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Lymphedema is an abnormal accumulation of protein-rich fluid in the interstitium, most frequently seen in the arms or legs. It is a chronic condition but can be controlled.

Primary vs. Secondary Lymphedema

Primary Lymphedema develops due to imperfect development of the lymph vascular system. This can occur at birth or often appear later in life.

Secondary Lymphedema has a known cause such as destruction or removal of lymph nodes related to surgery and radiation for Cancer, Filariasis (elephantiasis), obesity, severe trauma or infection.

Usual Signs and Symptoms

Discomfort – feeling of heaviness, tightness and the feeling of tension.

Symmetry – if bilateral, Lymphedema is usually assymetrical.

Skin changes – swelling, tissue hardening or thickening and hyperkeratosis, papillomas if left untreated.

Stages of Lymphedema

Stage 0 – Latency – Patient may have subjective complaints/symptoms.

Stage 1 – Reversible – Pitting and reduces with elevation

Stage 2 – Spontaneously irreversible – displays evidence of fibrosis

Stage 3 – Lymphostatic elephantiasis – Severe edema with severe skin changes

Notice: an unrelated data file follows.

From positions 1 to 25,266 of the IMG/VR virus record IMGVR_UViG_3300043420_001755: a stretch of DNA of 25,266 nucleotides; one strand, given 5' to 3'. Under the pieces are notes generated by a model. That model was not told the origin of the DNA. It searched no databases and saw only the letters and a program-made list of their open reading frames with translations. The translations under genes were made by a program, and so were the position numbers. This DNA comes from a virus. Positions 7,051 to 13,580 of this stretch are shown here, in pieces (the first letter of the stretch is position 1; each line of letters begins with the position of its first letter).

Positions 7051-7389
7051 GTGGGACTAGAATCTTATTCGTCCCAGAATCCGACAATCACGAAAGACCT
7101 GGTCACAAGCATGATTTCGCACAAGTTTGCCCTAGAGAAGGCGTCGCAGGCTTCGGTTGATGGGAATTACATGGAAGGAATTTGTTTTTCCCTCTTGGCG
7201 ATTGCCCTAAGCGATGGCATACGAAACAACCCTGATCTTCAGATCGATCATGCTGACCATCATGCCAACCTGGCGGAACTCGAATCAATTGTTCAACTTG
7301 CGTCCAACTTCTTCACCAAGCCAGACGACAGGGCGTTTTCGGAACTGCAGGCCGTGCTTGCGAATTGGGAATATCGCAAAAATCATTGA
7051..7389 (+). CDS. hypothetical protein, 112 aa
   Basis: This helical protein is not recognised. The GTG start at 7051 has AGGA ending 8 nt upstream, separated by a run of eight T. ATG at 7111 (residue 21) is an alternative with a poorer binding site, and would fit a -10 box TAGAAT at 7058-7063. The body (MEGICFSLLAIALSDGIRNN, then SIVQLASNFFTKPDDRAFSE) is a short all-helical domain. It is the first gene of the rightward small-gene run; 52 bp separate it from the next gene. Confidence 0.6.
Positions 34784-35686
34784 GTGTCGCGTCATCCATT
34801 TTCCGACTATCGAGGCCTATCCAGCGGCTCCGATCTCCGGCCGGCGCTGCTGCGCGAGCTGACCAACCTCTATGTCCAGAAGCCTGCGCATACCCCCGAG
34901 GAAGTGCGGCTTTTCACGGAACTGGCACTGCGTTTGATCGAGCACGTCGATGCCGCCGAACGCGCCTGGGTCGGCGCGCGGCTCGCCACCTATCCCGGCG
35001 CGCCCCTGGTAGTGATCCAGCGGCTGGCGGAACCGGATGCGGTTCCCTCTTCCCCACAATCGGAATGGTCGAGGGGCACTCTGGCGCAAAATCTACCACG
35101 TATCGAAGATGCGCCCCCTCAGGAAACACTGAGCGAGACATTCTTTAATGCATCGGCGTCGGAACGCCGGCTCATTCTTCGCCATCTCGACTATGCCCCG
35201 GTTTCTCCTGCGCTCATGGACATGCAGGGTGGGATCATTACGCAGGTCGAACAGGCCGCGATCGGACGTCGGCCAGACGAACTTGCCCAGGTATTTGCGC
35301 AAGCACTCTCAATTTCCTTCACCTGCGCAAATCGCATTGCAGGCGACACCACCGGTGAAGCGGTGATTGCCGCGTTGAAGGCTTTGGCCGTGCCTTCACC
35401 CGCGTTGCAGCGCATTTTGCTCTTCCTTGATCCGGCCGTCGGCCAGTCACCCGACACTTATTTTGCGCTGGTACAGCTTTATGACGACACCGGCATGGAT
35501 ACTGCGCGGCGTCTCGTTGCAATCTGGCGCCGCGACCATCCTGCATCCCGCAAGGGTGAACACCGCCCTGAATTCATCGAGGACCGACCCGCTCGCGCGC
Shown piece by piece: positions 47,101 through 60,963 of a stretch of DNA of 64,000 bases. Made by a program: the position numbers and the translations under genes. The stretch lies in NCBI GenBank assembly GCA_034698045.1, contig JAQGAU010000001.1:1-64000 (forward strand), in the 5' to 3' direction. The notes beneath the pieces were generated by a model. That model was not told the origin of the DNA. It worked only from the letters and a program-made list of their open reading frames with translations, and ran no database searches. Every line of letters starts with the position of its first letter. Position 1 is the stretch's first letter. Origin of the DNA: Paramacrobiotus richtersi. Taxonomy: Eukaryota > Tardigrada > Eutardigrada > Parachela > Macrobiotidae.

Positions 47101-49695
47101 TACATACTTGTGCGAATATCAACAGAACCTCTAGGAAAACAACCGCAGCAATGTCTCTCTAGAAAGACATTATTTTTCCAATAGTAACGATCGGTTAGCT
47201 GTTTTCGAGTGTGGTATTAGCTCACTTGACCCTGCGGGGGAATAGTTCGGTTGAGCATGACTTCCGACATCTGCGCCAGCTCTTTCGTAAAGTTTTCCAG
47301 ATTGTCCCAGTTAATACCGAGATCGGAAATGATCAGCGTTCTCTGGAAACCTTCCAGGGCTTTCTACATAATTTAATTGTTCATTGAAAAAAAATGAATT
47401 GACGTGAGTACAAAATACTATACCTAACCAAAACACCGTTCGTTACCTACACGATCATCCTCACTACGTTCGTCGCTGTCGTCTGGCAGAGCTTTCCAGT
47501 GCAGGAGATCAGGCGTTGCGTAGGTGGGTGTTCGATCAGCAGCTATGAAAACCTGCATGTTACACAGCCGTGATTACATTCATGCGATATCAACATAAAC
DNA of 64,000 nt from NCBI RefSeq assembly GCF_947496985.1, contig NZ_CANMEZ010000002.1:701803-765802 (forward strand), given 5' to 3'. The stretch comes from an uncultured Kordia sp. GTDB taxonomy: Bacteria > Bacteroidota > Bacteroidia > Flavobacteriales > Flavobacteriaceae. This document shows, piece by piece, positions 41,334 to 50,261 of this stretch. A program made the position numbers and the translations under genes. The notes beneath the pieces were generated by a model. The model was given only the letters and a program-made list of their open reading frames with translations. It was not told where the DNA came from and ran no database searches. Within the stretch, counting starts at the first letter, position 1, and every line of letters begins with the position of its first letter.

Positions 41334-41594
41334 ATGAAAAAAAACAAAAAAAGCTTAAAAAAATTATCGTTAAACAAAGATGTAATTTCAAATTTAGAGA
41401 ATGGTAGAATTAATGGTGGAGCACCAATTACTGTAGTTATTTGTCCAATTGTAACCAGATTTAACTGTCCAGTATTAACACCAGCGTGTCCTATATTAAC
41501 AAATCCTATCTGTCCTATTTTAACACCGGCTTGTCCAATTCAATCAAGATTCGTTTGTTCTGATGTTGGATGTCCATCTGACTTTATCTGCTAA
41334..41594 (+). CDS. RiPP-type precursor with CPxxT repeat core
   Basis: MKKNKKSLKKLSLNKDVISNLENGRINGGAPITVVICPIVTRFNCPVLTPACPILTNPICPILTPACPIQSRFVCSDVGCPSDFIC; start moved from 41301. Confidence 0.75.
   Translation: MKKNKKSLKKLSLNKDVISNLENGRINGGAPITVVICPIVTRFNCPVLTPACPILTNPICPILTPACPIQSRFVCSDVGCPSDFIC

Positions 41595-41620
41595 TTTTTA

How to manage Lymphedema

Manual Lymph Drainage (MLD) – increases lymphangio activity used to reroute fluid around blocked area into healthy lymphatic regions and lymph nodes. It promotes relaxation and reabsorption of protein-rich fluid.

Compression Bandaging – prevents re-accumulation of fluid and assists in the breakdown of deposits of indurated tissue. Compression alone does NOT adequately treat Lymphedema. Compression therapy without MLD can lead to proximal edema and fibrosis of the adjacent trunk quadrant.

Exercise – to facilitate lymphatic and venous return, it should be done at a moderate level while wearing compression garments.

Skin care – To decreased incidence of infection. And do not forget to moisturize your skin.

Eat a balanced healthy food – Weight management is important to patient’s with Lymphedema.